The power of the mind over our body is very high : the former is able to affect the functioning of the organism. Our heart and breathing rhythm, blood pressure, level of muscle tension, dilation or contraction of the pupils, sweating, the passage of blood, intestinal transit, and many other similar processes are greatly affected by our mental and emotional contents.

There are known cases of people who lose their memory of traumatic events due to their mind’s attempt to block out certain memories, or of others who have suffered medical illness, seizures, paralysis or speech problems from causes linked to mental suffering.

However, this relationship may even go beyond what most people think: our own minds can cause us to die. This type of death is known as psychogenic death , and it is about it that we will talk below.

What is psychogenic death?

We have probably heard of someone who is said to have died of grief shortly after the death of someone very close to him, or who has let himself die because he had no desire to live. Although in some cases this is an interpretation of what has happened to the deceased, this type of expression contains a truth that must be taken into account: it is possible to die from mental and emotional causes.

Psychogenic death is the death or condition that occurs in the absence of a pathology or physical medical condition that explains the death, and that has as its main cause the influence of the psyche on the functioning of the body and the energy needed to live .

This type of death is usually linked to the extreme experience of emotions such as sadness, fear or shame generally linked to the suffering of some type of traumatic experience with great affectation for the person.

In many cases the subject loses the motivation to live and in fact after a while he may end up dying. However, this is not a phenomenon derived from depression or other psychiatric conditions, but simply and despite not being something intentional and pretended (it would not be a form of suicide), the subject surrenders to death by losing the will to live.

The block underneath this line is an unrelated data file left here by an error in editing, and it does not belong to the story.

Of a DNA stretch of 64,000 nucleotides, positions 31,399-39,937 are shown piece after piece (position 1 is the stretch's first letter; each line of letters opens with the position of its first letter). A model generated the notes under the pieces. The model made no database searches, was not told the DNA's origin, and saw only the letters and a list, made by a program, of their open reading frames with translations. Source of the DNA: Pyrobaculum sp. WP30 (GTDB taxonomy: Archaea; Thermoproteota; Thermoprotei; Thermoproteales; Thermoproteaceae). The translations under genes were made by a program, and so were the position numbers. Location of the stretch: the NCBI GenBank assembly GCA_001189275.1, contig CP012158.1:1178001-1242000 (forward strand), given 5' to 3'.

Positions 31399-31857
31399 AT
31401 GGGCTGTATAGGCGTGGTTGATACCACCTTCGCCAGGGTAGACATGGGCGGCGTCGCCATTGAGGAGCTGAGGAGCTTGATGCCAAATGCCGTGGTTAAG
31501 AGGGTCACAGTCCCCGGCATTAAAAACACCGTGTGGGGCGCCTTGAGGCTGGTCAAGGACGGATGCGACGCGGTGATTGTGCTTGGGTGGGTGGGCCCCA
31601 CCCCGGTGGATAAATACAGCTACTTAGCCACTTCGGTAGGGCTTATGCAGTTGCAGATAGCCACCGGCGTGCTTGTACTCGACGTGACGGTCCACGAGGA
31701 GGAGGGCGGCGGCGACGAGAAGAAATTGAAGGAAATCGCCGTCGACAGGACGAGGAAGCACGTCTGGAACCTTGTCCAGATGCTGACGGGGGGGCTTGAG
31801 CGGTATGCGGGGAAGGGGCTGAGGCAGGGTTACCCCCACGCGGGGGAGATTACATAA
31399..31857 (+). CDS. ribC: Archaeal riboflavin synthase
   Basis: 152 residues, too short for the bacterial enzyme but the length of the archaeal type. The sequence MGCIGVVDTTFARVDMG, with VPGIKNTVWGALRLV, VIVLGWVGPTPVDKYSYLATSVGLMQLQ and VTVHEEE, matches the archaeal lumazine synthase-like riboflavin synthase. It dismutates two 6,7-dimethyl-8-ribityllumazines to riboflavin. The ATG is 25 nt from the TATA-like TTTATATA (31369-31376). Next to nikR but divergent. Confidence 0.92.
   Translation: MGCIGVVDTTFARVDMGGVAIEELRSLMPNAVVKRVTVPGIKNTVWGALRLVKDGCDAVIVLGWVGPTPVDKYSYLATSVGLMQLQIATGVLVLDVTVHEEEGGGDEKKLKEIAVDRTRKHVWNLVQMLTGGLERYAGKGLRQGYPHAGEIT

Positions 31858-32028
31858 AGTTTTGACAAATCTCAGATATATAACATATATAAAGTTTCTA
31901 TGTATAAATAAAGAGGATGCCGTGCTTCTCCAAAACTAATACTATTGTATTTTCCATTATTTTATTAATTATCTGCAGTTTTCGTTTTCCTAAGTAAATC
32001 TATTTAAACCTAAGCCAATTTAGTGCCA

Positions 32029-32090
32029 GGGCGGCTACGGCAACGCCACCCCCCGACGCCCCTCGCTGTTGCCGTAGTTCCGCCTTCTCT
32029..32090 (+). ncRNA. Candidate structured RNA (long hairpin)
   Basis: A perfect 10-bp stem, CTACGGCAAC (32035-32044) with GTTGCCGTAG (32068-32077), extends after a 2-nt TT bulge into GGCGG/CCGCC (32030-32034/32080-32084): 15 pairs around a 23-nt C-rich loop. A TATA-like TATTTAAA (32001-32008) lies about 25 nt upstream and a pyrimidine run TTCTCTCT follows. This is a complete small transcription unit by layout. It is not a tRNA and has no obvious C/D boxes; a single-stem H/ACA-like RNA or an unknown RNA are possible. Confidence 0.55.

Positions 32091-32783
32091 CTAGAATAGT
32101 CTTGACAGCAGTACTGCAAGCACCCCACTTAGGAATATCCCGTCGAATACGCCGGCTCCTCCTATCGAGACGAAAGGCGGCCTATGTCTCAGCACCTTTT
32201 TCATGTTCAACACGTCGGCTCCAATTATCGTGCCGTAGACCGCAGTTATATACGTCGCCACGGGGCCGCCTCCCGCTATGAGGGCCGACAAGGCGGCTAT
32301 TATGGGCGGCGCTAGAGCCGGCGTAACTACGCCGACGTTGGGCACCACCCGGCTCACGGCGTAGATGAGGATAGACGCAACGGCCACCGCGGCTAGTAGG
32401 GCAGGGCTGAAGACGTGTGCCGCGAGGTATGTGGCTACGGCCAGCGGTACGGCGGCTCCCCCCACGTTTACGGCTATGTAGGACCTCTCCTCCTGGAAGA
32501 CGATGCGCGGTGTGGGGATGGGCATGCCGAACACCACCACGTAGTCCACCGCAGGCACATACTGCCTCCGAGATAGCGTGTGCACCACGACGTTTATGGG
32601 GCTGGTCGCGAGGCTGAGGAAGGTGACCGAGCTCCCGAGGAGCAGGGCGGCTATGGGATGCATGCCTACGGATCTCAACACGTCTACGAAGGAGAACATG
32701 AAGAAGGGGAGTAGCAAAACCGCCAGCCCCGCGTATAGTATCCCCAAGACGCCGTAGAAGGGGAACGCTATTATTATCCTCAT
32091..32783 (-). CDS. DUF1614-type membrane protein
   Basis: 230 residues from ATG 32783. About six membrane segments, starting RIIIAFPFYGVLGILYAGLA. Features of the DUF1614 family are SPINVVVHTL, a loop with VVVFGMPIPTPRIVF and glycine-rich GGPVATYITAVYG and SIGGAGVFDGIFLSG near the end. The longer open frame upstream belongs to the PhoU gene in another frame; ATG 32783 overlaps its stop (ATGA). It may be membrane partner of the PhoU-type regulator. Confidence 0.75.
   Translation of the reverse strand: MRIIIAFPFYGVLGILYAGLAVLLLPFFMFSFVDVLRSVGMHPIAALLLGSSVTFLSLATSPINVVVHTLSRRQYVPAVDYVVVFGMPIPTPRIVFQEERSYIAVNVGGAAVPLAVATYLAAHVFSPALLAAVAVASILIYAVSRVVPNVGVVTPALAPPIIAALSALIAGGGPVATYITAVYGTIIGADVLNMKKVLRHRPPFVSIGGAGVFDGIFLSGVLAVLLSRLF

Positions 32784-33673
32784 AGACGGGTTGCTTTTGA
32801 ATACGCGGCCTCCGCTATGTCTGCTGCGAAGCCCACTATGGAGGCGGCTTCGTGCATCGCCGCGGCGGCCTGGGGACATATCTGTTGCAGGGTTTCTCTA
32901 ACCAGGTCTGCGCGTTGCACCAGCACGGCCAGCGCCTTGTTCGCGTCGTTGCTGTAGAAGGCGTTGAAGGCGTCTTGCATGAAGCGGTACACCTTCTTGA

What causes it?

Traditionally, it has been considered that psychogenic death is produced by some type of cardiac alteration generated by the experience of a trauma , such as a myocardial infarction or a stroke triggered by emotional stress. This is true in many cases.

However, it has also been discovered that many of these deaths, especially those not linked to fear or shame but to sadness, may have a different cause: the cessation of the motivation to live.

In physiological terms, the existence of an alteration at a previous cingulate level is assumed , one of the main areas that govern motivation at a behavioural level and allow the person to orient his/her actions towards concrete goals, which includes orientation towards survival. The experience of certain traumatic events may cause this area to stop functioning correctly, leading to a progressive loss of motivation and energy that may lead to death.

5 stages of abandonment

So-called psychogenic death does not occur suddenly (except in cases where the emotion generates a physiological response such as a heart attack), but it is usually possible to observe how these deaths occur along a process that can be relatively rapid, lasting from a few days to months or years. In this process , a series of stages or phases can be observed that will gradually bring the subject to an end.

1. Social withdrawal phase

During this first phase, the person begins to withdraw, isolate himself and move away from his environment. There is a tendency towards a certain self-centredness and separation from the world, as well as a progressive passivity and emotional indifference.

Usually this first phase occurs after some kind of emotional trauma , and some authors interpret it as an attempt to get away to rebuild. It is in the event of not achieving such reconstruction that the process is followed.

2. Apathy phase

A second phase, more dangerous than the first, occurs when the subject begins to notice a total lack of energy along with a feeling of strong disconnection from reality. In this moment the subject can lose the instinct of preservation and stop fighting to develop and continue living.

3. Abulia phase